Strieby powers way to top prospect status
The first thing that stands out about Ryan Strieby is that he’s big, really big. He’s every bit of his listed size of 6-foot-5 and 235 pounds. Dontrelle Willis gave him the nickname Polar Bear while they were working while they were working out at the same performance complex in Arizona this winter.
Strieby’s bat lives up every bit to his size. His two home runs so far this spring — one in the exhibition win over Florida Southern that didn’t count in the stats, the other in Sunday’s loss to the Blue Jays — have both been big, wind or no wind. Whenever he connects to the ball, it seems to be with authority.
“I mean, I’m a pretty big guy,” he said, “so I guess I should have pretty good power.”
He doesn’t mean that to brag. He says it unassumingly. He considers himself a hitter rather than a power hitter, but he hits the ball hard so often.
“I guess a lot of people view me as a power hitter,” he said, “but I really don’t try to hit the ball out of the park. Try to stay up the middle and hit line drives. A lot of times, I hit the ball with backspin and it carries out of the yard.”
He hits with enough power that it’s hard not to notice him. He certainly has caught the Tigers’ attention, even before Sunday’s homer.
Manager Jim Leyland uses the term “top prospect” maybe a little more loosely than others, but he nonetheless does it with a purpose. A top prospect, by his definition, has a chance to be an everyday player in the big leagues. Strieby fits the category of top prospect.
He has the talent to hit regularly in the big leagues. Now he has to have the health to go with it. He might finally be at that point again.
The start of Strieby’s injury problems came down the stretch of his breakout 2008 season. He hit 29 home runs at Class A Lakeland, pounding the ball in what is historically a pitcher’s league with big ballparks, when he fractured the hamate bone in his left wrist down the stretch. He recovered in time for Spring Training last year in minor league camp, but had some more problems that shelved him there. He bounced back healthy early in the season, only to have his hand problems come back.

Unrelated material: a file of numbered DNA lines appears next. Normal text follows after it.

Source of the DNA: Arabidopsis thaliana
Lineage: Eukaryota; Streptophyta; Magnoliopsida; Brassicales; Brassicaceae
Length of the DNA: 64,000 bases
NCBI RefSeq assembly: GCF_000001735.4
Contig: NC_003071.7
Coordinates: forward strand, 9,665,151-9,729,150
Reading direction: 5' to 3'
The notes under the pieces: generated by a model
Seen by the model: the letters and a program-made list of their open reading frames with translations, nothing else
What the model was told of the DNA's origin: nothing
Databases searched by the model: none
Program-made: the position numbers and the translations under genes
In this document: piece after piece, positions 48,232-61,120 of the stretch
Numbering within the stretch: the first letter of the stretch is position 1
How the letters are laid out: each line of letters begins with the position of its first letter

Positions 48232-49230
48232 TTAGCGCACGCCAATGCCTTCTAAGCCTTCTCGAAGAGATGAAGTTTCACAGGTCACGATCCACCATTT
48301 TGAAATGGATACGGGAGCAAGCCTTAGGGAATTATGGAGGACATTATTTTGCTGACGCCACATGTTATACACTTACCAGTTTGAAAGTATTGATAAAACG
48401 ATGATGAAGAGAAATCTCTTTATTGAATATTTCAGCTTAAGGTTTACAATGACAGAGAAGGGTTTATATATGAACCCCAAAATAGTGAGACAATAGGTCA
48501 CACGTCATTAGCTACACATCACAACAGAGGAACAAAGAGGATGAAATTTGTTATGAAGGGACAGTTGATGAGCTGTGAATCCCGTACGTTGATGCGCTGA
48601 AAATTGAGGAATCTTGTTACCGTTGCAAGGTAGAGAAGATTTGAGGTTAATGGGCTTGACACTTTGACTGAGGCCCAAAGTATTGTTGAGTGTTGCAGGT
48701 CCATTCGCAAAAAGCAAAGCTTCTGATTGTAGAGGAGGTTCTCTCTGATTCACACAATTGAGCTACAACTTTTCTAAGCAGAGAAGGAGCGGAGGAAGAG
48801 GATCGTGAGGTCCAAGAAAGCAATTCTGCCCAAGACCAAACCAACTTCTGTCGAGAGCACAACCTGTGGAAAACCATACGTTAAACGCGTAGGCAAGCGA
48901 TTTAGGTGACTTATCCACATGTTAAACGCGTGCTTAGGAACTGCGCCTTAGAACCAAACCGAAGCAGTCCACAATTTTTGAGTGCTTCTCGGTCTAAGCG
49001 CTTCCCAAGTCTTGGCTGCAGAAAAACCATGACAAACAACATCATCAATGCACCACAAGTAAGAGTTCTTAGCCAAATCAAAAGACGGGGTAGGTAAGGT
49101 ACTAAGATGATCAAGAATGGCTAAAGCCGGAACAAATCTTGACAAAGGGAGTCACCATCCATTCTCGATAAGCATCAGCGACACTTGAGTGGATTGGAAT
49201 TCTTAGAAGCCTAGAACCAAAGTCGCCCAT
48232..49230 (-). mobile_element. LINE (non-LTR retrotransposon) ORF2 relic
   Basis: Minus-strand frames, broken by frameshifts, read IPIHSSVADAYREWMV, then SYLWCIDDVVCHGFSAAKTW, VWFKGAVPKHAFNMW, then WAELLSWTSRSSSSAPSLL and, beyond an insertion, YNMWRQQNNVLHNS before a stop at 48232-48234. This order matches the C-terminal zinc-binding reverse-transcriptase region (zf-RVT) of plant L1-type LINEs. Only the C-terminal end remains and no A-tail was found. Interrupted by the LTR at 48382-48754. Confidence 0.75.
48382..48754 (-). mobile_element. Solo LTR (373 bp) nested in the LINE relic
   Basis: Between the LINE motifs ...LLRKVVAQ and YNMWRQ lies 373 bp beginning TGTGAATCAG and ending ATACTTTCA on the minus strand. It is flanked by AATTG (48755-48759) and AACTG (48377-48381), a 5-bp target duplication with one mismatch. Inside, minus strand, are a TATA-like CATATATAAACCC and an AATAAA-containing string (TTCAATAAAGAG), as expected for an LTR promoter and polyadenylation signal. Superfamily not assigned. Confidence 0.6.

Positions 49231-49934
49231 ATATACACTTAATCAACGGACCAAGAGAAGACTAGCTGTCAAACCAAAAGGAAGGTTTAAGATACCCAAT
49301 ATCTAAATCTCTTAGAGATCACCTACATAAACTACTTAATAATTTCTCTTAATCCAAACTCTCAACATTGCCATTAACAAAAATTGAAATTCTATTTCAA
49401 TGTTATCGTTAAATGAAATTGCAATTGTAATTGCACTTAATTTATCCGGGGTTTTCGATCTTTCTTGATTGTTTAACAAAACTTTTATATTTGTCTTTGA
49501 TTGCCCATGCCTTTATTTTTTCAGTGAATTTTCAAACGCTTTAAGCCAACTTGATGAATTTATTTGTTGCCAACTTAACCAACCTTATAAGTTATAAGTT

It sapped some of the power out of his frame. He had moved from spacious Joker Marchant Stadium to the cozy surroundings of Erie’s Jerry Uht Park, what should’ve been paradise for a right-handed power hitter in the summer, yet his power just about vanished once the weather warmed up. He hit 19 home runs for the season, and 12 of them came in April and May. He could still hit for average, mind you, but the power wasn’t there.
With the hand bothering him, he said, he couldn’t turn on a pitch the way he usually does.
“When the hand’s feeling good, I can turn on [the ball] a little bit more,” he said. “The pitch away is a little bit easier. When the hand’s hurting, I can go with that. But when the hand was hurting on the top side, getting my hand through on the inside pitch, that’s what was causing that pain was that movement. That’s what was making it difficult to get through the inside pitch.
Doctors found a bone fragment in his hand and almost immediately operated. He lost not only the tail end of his regular season, but his assignment to the Arizona Fall League. His good friend and Erie teammate Casper Wells made a return trip there in his place and thrived.
Now, after going through the rigors of performance training over the winter, they’re both thriving in camp. Strieby is turning on pitches, and Leyland is catching a glimpse of what he hopes could be a homegrown power hitter if he develops further at Triple-A Toledo, where he’s likely to see time.
“To be healthy, that’s the main thing,” Strieby said. “Coming in, I’m just happy with how my hand’s felt so far. That’s the No. 1 priority, to get through Spring Training healthy, especially after hurting it last year and not knowing exactly what was wrong with it, trying to play through the pain.”